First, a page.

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Duquesne Family Office’s Latest Moves

Nina Zdinjak

Duquesne Family Office was formed when   decided to close the doors of his hedge fund Duquesne Capital to the outside investors in 2010 and to return client money. As per the news at that time, Druckenmiller was exhausted from the pressure of trying to keep up with one of the best track records in the industry while handling huge capital. Hence, he closed the fund that has been running for 29 years (it was founded back in 1981) and had $12 billion in assets, and turned it into a family office, which, interestingly, still issues quarterly 13Fs. Druckenmiller also managed money for George Soros from 1988 till 2000, as he was Portfolio Manager of Quantum Fund. While at Soros, he played an important role in 1992 when the fund made a $1 billion worth successful bet against the British pound. Currently, his net worth is assessed by Forbes at $4.6 billion. Druckenmiller graduated with a BA in English and Economics from Bowdoin College, and he decided to drop a three-year Ph.D. program in Economics at the University of Michigan in order to take a position of an oil analyst for Pittsburgh National Bank. In this article, we are going to highlight Duquesne Family Office’s most important portfolio changes in the first quarter of 2019.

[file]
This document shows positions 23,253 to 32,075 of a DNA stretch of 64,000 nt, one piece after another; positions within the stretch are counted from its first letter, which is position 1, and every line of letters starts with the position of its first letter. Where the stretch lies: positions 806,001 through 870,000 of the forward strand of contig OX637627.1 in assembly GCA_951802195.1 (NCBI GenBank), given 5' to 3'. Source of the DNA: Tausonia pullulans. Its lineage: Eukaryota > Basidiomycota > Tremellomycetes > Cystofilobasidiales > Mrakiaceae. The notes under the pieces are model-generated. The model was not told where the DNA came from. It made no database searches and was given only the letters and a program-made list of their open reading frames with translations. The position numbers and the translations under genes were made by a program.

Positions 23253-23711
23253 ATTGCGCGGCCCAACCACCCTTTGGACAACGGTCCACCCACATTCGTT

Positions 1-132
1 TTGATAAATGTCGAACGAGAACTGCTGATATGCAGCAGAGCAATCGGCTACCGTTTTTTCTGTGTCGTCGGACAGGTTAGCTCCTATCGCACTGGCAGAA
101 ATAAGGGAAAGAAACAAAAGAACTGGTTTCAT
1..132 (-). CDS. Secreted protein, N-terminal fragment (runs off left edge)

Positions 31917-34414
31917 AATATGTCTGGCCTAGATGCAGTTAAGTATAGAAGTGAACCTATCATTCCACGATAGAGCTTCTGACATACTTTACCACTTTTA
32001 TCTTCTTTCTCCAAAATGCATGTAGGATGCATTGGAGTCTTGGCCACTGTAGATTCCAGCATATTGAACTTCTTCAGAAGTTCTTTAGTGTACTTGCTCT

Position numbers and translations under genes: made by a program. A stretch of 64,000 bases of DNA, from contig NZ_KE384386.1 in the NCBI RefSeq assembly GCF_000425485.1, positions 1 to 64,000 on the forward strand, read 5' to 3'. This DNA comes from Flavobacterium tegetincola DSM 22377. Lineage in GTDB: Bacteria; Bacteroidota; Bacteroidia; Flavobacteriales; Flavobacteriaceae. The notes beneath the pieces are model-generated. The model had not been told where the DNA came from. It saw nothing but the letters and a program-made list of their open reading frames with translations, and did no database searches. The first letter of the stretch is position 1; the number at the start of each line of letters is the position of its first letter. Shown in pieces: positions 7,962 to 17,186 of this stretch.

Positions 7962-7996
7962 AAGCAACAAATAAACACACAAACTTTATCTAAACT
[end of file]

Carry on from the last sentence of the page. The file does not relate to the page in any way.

DUQUESNE CAPITAL

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On March 31st, 2019, Duquesne Family Office’s equity portfolio was valued $3.45 billion, which is almost double the value it had at the end of the previous quarter ($1.73 billion). Among the top new positions were T-Mobile US, Inc. (NASDAQ:TMUS), The Home Depot, Inc. (NYSE:HD), General Electric Company (NYSE:GE), Mastercard Incorporated (NYSE:MA), Visa Inc. (NYSE:V), and QUALCOMM Incorporated (NASDAQ:QCOM). During the quarter, the fund raised its stakes in Microsoft Corporation (NASDAQ:MSFT), iShares MSCI Emerging Markets ETF (NYSE:EEM), Alibaba Group Holding Limited (NYSE:BABA), Amazon.com, Inc. (NASDAQ:AMZN), Netflix, Inc. (NASDAQ:NFLX), and Adobe Inc. (NASDAQ:ADBE).

There were also stocks in which Duquesne Family Office starter to lose faith and decided to lower its stakes during Q1, and those included Coupa Software Incorporated (NASDAQ:COUP), Workday, Inc. (NASDAQ:WDAY), AC Immune SA (NASDAQ:ACIU), and Okta, Inc. (NASDAQ:OKTA). And, the positions the fund completely sold out in the quarter counted those in salesforce.com, inc. (CRM), Gilead Sciences, Inc. (NASDAQ:GILD), Medtronic plc (NYSE:MDT), Delta Air Lines, Inc. (NYSE:DAL), American Airlines Group Inc. (NASDAQ:AAL), and Kohl's Corporation (NYSE:KSS).

Disclosure: None.

This article is originally published at Insider Monkey.